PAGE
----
Here is an interesting HD related extract from Cablevision's investor conference call by the new COO talking abuot ability to broadcast HD content. About mid-way through they talk about deploying freed up bandwidth in the most economic way possible. In our case, TWC-NYC has more economicly beneficial ways to deploy bandwidth. I'd like to know more about what he means when he says "switched video technology will be feasible commercially"; Maybe John Mason can translate
RICHARD BILOTTI, MORGAN STANLEY: Good Morning. You have taken the lead in terms of HDTV both on satellite and on cable, and I'm intrigued to understand, it seems to be raging throughout the industry, on a 750 system, such as the systems you built in New York, in the beginning stages of the roll-out, how many H.D. channels can you actually physically accommodate on those systems today before you run out of bandwidth? And then looking at it one more level, if you wanted to go an even greater number of channels, Tom, you all have looked at a lot of different strategies, where do you come out on all digital versus an 860 upgrade, versus a node split as a way to add bandwidth?
TOM RUTLEDGE: Rich, the math is fairly simple. You can compress today about three to one, and so it's a typical 750 cable system could carry about 330, all high-definition channels if we wanted to make it all digital, all HD. It's 450, 750 channels on a 750, right? 115.
WILLIAM BELL: So 300, you're right.
TOM RUTLEDGE: Well, whatever, it's large capacity.
RICHARD BILOTTI: But given that you have existing customers and obviously assume to be getting in a lot have you configured today what is practical in terms of the number that can be carried? How many six megahertz slots can you turnover to HD?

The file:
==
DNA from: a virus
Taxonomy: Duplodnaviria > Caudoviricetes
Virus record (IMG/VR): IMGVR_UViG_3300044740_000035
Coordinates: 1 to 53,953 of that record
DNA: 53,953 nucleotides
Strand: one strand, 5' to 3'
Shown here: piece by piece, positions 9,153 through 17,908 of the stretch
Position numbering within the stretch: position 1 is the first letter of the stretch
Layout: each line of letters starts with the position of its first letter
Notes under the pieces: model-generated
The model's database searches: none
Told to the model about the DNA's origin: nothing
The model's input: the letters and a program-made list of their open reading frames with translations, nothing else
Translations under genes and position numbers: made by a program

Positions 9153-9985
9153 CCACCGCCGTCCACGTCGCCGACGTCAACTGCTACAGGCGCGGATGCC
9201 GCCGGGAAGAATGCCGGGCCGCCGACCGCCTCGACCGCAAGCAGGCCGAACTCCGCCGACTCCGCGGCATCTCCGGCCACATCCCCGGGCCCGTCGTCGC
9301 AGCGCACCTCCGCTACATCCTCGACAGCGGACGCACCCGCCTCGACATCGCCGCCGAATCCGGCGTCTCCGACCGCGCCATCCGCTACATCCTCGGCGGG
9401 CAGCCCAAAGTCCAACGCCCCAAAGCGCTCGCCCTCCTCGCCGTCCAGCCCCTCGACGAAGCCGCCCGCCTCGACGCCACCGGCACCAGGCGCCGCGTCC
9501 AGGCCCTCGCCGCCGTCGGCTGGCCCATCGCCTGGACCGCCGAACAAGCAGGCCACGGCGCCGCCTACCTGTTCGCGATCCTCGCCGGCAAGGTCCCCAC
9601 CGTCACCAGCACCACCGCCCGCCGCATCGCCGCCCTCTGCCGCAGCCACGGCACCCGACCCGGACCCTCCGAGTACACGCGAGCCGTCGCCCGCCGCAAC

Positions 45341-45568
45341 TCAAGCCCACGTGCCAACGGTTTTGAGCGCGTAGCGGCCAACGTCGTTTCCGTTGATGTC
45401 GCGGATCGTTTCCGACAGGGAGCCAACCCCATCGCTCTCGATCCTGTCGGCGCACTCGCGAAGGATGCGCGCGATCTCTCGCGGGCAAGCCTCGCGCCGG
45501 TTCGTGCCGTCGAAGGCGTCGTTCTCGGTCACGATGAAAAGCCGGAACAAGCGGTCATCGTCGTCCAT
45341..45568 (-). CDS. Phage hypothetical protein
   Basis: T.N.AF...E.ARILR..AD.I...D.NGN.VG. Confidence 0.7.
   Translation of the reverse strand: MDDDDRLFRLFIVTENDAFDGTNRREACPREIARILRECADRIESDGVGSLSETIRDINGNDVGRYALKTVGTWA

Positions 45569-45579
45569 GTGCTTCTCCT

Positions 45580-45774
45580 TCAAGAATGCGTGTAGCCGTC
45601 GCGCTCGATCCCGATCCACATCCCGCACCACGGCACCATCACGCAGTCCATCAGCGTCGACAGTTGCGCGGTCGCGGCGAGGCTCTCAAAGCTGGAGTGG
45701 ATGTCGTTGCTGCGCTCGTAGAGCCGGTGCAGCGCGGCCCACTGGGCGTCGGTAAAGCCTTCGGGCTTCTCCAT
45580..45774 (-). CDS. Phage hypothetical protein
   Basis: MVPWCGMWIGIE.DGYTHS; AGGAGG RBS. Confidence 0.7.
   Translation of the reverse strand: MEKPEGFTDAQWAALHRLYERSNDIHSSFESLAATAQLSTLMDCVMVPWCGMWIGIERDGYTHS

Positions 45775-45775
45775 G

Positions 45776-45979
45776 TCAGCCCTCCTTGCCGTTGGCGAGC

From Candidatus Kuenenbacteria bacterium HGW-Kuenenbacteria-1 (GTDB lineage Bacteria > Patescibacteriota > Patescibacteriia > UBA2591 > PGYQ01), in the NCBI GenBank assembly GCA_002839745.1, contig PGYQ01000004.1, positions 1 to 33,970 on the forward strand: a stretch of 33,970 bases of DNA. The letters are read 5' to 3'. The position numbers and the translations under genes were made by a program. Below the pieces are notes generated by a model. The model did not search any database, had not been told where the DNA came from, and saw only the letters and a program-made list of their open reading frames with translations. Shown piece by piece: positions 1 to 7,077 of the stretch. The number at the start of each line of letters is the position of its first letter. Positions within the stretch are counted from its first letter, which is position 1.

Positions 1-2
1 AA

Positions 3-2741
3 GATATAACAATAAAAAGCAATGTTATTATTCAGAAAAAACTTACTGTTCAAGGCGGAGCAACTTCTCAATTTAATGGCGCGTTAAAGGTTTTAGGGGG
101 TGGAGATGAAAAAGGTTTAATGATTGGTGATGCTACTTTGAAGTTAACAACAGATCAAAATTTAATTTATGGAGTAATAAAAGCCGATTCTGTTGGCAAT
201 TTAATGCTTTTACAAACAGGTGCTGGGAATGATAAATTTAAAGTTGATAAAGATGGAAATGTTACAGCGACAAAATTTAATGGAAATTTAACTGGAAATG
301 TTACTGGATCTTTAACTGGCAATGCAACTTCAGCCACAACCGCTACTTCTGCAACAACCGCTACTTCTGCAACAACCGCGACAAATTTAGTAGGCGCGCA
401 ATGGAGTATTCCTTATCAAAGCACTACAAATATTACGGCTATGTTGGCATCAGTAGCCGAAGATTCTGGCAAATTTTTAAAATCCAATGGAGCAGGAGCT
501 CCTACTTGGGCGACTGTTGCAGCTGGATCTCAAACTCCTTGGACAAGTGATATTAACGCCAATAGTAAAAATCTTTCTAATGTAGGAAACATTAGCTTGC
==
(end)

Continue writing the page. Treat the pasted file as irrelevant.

TOM RUTLEDGE: That's an evolving question. As our penetration of digital increases, which it's doing rapidly. We can take back spectrum by taking services that have historically been delivered in analog and converting them to digital. Pay TV and pay-per-view are the first services that are being converted that way, and we are rapidly doing that conversion.
As that spectrum gets freed up, that's available for high-definition. It's available for video on demand. So we can see how the marketplace dictates usage and allocate the spectrum the way that maximizes our utility to the customer. And is most economic. It looks like that by the ends of this year that switched video technology will be feasible commercially, which means that essentially we have an unlimited channel capacity for linear services, meaning traditional broadcast services.
Because we can use the plant that we've built, which is small node, already split node in essence relative to the rest of the industry, and use that capacity to deliver essentially unlimited products from around the world in a linear form on demand. And the initial products that we want to launch in that form would be low penetrated or low use services. But as the network continues to evolve we can do any kind of product in that form.
So 750 is sufficient plant for the foreseeable future. There's no need to go to 860 and do an upgrade. We can manage this plant going forward in a completely customer satisfactory way and have unlimited services without having to put additional capital into the infrastructure.
RICHARD BILOTTI: That's exactly the topic I was interested in. Thank you